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Sometimes in fantasy hockey you attempt to use a free agent to replace an injured player, but the production just isn't there. You end up being forced to trade from another area (forward, defense, goaltending) to get a suitable replacement.
Such can be the case in the NHL, as well. With top-scoring forward Chris Stewart busting his hand and expected to miss a month of hockey, the Colorado Avalanche tried to turn to rookie Kevin Porter to help bolster the top line of offense. But, in the end, the team traded for Washington Capitals top-six forward Tomas Fleischmann. All he cost was veteran blueliner Scott Hannan and Hannan was somewhat irrelevant after the Avalanche acquired Matt Hunwick earlier in the week in a trade with the Boston Bruins.
Back to the point, which is Fleischmann. Here is a guy who has been stuck as a No. 6 forward on an incredibly talented team, yet still found a way to produce some points. Admittedly, this season has not been a shining example of Fleischmann's ability, as he has but 10 points in 23 games. But one needs to look no further than last season when Fleischmann posted 51 points in 69 games for the Caps. On a point-per-game basis, Fleischmann was easily a top-100 NHL player last season. His points per game were better than Danny Briere, James Neal and even new teammate Matt Duchene.
He has pedigree, too. Fleischmann was a standout in his one WHL season with the Moose Jaw Warriors with 75 points in 60 games and a plus-28. Two seasons later, as an AHL sophomore, he led the Hershey Bears to the Calder Cup championship with 32 playoff points in just 20 games. Shortly thereafter, he established his role as an NHL forward. Unfortunately for Fleischmann, he landed in one of the few NHL franchises in which he would never get a shot at being a top-line forward no matter what he did; three guys named Nicklas Backstrom, Alex Ovechkin and Alexander Semin would make sure of that.
But now, here he is with the Avalanche that currently have a gaping hole next to Paul Stastny and Milan Hejduk on the top line. There is little doubt Fleischmann has until the end of December (when Stewart is due back) to prove he can be a top-line NHL forward. Fleischmann is available in about 75 percent of ESPN leagues, but that gap should close quickly as his Friday debut approaches.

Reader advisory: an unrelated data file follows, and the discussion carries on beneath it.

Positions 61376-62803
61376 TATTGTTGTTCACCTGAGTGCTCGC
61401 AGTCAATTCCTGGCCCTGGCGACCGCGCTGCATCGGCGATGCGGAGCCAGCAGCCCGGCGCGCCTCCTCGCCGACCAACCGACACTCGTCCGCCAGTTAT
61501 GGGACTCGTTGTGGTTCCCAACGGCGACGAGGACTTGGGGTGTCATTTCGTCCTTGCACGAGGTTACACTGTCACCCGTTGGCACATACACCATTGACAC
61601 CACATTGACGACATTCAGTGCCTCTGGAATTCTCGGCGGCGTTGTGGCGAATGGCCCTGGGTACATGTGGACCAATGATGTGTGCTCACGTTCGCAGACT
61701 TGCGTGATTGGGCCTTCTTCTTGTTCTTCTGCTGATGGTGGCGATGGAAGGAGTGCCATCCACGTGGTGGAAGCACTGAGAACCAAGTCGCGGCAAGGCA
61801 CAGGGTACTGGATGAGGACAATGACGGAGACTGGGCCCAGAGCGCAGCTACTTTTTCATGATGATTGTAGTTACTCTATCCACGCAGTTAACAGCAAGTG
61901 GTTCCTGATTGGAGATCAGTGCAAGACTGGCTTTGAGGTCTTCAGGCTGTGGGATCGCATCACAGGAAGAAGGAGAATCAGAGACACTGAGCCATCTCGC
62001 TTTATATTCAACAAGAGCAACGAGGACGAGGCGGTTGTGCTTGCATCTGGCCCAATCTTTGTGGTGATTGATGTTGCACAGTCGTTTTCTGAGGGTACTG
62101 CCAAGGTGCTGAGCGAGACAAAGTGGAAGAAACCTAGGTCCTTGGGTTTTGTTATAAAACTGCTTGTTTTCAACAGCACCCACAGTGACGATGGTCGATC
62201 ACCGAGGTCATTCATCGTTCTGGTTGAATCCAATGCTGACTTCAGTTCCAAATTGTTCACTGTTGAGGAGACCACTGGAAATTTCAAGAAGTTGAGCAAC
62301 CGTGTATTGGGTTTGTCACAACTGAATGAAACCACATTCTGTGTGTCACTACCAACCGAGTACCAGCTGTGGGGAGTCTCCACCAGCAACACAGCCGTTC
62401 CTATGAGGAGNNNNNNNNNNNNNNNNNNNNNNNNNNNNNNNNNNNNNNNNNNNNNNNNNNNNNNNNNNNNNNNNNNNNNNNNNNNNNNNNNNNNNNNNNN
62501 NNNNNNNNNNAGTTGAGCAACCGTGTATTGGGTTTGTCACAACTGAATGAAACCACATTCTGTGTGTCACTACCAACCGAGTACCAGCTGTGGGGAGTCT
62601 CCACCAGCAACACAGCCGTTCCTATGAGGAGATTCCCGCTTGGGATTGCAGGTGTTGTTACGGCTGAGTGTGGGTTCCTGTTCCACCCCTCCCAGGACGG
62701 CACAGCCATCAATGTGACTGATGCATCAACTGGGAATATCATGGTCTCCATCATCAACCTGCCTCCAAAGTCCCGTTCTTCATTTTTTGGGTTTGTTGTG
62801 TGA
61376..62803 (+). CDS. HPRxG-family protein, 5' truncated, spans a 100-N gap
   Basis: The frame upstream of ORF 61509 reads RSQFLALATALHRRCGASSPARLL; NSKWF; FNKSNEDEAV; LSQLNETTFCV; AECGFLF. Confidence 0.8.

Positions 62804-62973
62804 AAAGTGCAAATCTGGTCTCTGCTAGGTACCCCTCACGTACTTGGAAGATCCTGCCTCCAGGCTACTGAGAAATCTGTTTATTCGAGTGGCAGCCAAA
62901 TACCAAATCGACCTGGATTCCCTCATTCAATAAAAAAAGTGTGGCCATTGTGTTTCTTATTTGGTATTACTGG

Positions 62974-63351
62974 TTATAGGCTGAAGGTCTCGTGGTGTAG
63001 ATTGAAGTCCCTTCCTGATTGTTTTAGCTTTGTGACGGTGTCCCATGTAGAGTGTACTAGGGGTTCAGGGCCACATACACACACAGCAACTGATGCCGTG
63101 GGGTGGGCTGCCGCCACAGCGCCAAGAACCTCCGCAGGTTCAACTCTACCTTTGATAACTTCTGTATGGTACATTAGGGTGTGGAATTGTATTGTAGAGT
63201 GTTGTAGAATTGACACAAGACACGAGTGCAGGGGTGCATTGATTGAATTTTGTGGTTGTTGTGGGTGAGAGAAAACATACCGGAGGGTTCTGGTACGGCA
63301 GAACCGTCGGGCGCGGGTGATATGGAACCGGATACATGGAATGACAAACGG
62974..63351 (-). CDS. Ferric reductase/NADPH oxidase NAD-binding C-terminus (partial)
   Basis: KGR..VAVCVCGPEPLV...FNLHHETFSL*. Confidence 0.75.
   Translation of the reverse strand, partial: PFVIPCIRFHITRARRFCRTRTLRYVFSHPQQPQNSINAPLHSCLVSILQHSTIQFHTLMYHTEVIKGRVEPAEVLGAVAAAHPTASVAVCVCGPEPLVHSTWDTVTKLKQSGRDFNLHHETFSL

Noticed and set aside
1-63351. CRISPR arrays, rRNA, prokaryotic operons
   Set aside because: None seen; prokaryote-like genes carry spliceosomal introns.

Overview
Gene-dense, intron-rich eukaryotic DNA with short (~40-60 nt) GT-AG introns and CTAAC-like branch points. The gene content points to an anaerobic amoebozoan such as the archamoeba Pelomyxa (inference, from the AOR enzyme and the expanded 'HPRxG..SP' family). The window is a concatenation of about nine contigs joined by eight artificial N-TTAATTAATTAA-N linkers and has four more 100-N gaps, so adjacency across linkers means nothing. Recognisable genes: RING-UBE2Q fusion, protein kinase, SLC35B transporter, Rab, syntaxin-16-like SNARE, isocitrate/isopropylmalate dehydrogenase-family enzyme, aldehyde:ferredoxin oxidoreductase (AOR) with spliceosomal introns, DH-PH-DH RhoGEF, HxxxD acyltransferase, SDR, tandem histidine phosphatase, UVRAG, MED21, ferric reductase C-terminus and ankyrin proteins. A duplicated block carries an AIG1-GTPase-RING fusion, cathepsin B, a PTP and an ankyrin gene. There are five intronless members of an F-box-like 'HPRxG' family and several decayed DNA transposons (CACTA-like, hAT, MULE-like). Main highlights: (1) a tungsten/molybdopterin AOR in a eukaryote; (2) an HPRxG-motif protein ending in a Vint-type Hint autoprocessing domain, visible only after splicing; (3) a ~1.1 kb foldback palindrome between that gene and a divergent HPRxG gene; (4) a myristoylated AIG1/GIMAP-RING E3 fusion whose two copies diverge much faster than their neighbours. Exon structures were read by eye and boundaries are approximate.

The Avalanche are looking at in interesting first full week ahead with Fleischmann in the lineup that could simply be dubbed the Southeast Division week. The Avs are in for games against the Florida Panthers, Atlanta Thrashers and (a quick homecoming for Fleischmann) the Washington Capitals. Look to some of the other offensive stars that have turned a corner lately for the Avs.
Matt Duchene, Colorado Avalanche: Duchene was getting a lot less love when he had nine points in 12 games to open the season. Not exactly a sophomore slump, but not exactly a step forward. After tearing off 13 points over his next 12 games, Duchene is now at a level that is garnering a little more respect. And thus, his linemate deserves a look. David Jones has been a model star by association since Duchene picked up his game. Going back 12 games, Jones has played in 10 of them and scored 10 points. While Duchene may be universally owned in ESPN fantasy leagues, Jones is available in half of them. The third member of the line changes on occasion, but Greg Mauldin has the inside track. While not as exciting as Jones, Mauldin does have seven points in 10 games this season thanks to a four-point outburst against the Minnesota Wild. Keep your eye on him.
Kevin Shattenkirk, Colorado Avalanche: In our fantasy hockey draft kit for this season I said of Shattenkirk, "The biggest stumbling block will be the transition straight from college hockey to the NHL, but that always goes a bit smoother for defensemen than it does for forwards." Apparently that transition takes six games. I also said, "He could easily skip past every other defender on the depth chart if he can prove he is ready for the NHL." Done and done. John-Michael Liles may still have him bested for the season, but if you count only the games since Shattenkirk started lighting the lamp, his 10 points beat Liles' seven. Act now (while he is available in 30 percent of ESPN leagues) or forever hold your peace.
Detroit rock city: The Detroit Red Wings have the best schedule next week on the Forecaster, including three games at home. Pavel Datsyuk and Henrik Zetterberg are already riding hot streaks with a combined 18 points in the past seven games. (Quick aside: How much longer can Tomas Holmstrom continue to not produce and stay on this line? He has two points over that same span while his linemates, off and on the power play, have 18. Wow.) Despite now being without Mike Modano for the bulk of the remaining season (wrist injury), Daniel Cleary is doing his best to remain useful to fantasy owners who rode his hot streak. Now with Justin Abdelkader and Jiri Hudler as linemates, Cleary continues to score and is still an option in more than 50 percent of ESPN leagues. If you are in a deeper league, go ahead and start Abdelkader for the coming week, too.